Construction faces delay
due to Maui water woes

KIHEI, Maui >> Homebuilder Doyle Betsill may delay his 96-home project here because of uncertainty about the county's water supply in the central valley.

"If we don't get good news in the next few months, we're going to just have to put them on hold," said Betsill, president of Betsill Brothers Construction Inc. who had hoped to start construction in a little more than a year.

As the county's water supply in Maui's central valley reaches critically low levels, homebuilders are reconsidering their plans for further development in south and central area of the Valley Isle.

Officials say there is enough water to accommodate new water applications now, but that could change in the future and there could be delays in getting new water meters while the state reviews water use.

Real estate industry officials said a drop in new homebuilding will push up prices in central Maui, which already faces a lack of affordable housing in the $200,000-to-$300,000 range.

"We're just out of a lot of housing, period," said Moana Andersen, president of the Maui Board of Realtors.

In the first six months of this year, the median price of a single-family house in central Maui was $322,500, up 17 percent from the same period last year.

Anderson said on Maui, there were only about 50 homes for sale under $400,000 and three times as many above $400,000.

County officials and private builders agree developing most new sources of water could be expensive.

Maui County Water Director George Tengan said he doesn't see a quick solution to finding alternative sources of water for future long-term developments in the central valley.

In the short-term, he said, the county is pursuing the diversion of more water from Iao Stream -- a project that probably will take a year.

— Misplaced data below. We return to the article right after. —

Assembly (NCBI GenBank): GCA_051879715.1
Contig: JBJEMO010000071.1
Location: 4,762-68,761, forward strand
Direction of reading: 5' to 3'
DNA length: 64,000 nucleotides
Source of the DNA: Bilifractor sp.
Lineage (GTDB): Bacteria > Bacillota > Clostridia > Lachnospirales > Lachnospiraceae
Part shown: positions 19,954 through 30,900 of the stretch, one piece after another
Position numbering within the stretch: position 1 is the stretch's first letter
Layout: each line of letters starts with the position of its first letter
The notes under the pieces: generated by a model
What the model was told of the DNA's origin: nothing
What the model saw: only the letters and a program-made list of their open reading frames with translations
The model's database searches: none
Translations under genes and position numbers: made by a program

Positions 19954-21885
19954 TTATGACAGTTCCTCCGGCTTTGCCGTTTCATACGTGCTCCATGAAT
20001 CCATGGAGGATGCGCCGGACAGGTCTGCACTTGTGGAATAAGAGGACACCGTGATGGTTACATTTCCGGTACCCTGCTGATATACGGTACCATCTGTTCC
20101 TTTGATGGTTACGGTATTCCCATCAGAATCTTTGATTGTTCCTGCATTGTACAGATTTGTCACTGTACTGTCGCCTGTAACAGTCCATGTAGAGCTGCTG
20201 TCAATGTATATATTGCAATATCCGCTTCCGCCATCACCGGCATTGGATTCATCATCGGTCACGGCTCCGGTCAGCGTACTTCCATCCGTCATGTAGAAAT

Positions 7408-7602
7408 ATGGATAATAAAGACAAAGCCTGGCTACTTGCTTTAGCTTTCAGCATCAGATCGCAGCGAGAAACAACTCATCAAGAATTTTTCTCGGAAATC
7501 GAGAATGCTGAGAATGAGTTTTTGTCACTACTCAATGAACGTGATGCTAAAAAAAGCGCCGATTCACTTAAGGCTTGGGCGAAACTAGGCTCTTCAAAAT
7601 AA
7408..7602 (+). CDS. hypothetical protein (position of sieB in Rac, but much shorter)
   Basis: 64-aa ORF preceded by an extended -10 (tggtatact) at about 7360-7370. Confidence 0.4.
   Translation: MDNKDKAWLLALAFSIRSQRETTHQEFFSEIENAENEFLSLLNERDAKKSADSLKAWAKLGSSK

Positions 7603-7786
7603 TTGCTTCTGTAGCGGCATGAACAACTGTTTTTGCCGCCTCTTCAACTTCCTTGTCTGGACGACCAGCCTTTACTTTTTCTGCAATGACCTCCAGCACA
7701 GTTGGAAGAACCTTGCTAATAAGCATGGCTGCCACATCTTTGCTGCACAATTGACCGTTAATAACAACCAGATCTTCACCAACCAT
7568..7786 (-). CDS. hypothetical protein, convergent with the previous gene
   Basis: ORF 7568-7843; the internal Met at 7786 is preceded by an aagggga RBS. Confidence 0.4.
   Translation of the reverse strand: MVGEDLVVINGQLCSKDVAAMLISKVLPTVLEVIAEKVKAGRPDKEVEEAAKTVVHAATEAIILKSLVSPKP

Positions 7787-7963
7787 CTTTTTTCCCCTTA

Tengan said the long-term solution is to tap sources outside the central valley, including water from East Maui and ocean water through desalinization.

Tengan is expected to discuss options at a Board of Water Supply meeting at 1 p.m. tomorrow at the water department's conference room in Kahului, in light of the county's recent decision to halt taking further reservations for water meters.

The state recently designated the Iao aquifer as a ground water control management area, including South Maui, Paia, Wailuku, Kahului, and Maalaea.

The state Commission on Water Resource Management took over control of the Iao aquifer from the county last month, after the average for June exceeded the caution threshold of 18 million gallons a day, a standard set by the commission last November. The water department, which has a cushion of about 2 million gallons a day remaining before reaching its limit, is continuing to issue water meters to those ready to receive service.

Tengan estimates the amount of water set aside for existing reservations totals 400,000 gallons a day.

Meanwhile, Tengan has asked central Maui users to voluntarily limit their use of water.

Maui Contractors Association official Charles Jencks said he agrees with the county's idea of diverting more water from the Iao Stream.

Jencks said the county should also be changing its approach in pumping the Iao aquifer.

Rather than pumping a lot from a few wells, the county should be pumping less from many wells so the withdrawal has less impact on the aquifer, he said.

Jencks said the county should also be developing more wells.

Betsill said he's optimistic and believes the water shortage could be solved by tapping water once used by sugar companies.

"I don't have the sense that the sky is falling," Betsill said. "If we're going to have affordable housing on Maui, this and many other problems are going to have to be worked on."

County of Maui


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